RIT giving local high schoolers a taste of college

Messenger Post Media

Rochester Institute of Technology’s Upward Bound summer program provides area high school students a preview of life as a college student.

This year, 24 students from the Leadership Academy for Young Men and Olympia High School in Greece participated in the six-week enrichment program, held virtually for the first time due to the coronavirus pandemic.

The program serves students in grades 9-12 who are potential first-generation college students or low-income according to federal guidelines. They attend daily online classes in subjects such as English language arts, science, math and American Sign Language. Students can check in with their professors during scheduled office hours, receive live tutoring sessions and have cultural activity days on Fridays featuring activities such as yoga sessions and cooking lessons.

While the summer program typically offers students an opportunity to live in RIT’s dorms, that was not possible this year due to precautions in place related to coronavirus. But, program organizers say the online format in some ways gave them a more authentic academic experience.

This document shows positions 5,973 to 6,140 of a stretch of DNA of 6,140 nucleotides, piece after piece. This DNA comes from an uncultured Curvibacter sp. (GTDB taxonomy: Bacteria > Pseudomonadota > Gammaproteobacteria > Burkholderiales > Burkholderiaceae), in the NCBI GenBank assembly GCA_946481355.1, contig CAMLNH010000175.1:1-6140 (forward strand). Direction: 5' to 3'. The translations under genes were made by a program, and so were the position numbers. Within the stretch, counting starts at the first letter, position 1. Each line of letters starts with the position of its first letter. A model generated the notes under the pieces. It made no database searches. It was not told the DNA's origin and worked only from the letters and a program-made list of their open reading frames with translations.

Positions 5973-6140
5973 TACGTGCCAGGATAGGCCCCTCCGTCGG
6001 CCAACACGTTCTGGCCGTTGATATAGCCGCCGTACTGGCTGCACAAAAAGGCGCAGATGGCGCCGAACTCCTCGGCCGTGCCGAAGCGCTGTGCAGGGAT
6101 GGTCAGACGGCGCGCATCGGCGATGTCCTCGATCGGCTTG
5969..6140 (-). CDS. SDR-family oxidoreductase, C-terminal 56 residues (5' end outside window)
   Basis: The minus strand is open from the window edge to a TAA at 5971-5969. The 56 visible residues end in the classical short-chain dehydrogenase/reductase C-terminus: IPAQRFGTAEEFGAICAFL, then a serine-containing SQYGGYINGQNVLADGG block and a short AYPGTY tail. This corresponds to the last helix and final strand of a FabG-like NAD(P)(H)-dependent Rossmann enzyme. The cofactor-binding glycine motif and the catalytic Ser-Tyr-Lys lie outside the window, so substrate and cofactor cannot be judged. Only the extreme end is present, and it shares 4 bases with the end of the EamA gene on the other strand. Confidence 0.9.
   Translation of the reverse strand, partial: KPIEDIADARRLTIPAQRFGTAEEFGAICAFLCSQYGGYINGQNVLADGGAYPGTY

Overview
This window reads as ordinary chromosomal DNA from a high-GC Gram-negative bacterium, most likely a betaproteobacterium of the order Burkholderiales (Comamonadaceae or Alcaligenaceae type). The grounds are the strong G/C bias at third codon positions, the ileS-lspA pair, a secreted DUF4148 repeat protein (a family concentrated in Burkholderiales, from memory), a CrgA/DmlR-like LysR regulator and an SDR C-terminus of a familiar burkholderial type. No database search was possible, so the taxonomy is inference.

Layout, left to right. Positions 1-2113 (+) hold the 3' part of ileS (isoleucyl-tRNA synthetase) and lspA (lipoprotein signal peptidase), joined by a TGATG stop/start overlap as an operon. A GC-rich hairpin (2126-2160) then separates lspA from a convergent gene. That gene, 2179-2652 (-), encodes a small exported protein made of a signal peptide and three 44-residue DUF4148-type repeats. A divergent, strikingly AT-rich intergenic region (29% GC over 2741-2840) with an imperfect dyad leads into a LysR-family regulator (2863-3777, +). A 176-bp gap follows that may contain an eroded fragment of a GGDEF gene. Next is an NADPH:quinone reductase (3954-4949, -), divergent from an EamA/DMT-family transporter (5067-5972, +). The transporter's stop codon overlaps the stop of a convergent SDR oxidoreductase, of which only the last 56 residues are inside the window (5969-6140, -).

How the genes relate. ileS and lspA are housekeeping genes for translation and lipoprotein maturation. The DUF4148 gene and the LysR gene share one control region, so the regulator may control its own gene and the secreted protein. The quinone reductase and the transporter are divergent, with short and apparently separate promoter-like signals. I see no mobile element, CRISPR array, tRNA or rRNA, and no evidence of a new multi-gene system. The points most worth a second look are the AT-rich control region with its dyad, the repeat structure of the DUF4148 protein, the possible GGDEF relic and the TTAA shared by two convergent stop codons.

“We went from a more structured schedule to a more real college schedule in terms of they have to be responsible for checking in, be responsible for their own tutoring and taking some time out for some of the fun stuff,” said Kareem Hayes, director of the Upward Bound Classic at RIT. “So that’s been a silver lining for us. Also, typically we have younger students who attend our summer program because the older students are working, but now we have more upperclassmen participating because of the flexibility.”

Ivanna Colon, assistant director of the Upward Bound Classic program, said this year’s program is oriented toward independent learning and students are learning crucial skills that will help them succeed if they attend college.

“The time management piece is big,” Colon said. “Students struggle a lot during the academic year with trying to figure out ‘how do I manage my time to be in class, get work done and still have fun?’ For some of them in ninth and 10th grade, they’re just really solidifying those skills now because they’re at home and there’s no one physically there saying ‘it’s time to jump on your Zoom’ or ‘you need to do this assignment.’ They have to figure out how to make the time to do those things.”

Visit rit.edu/diversity/upwardbound for information.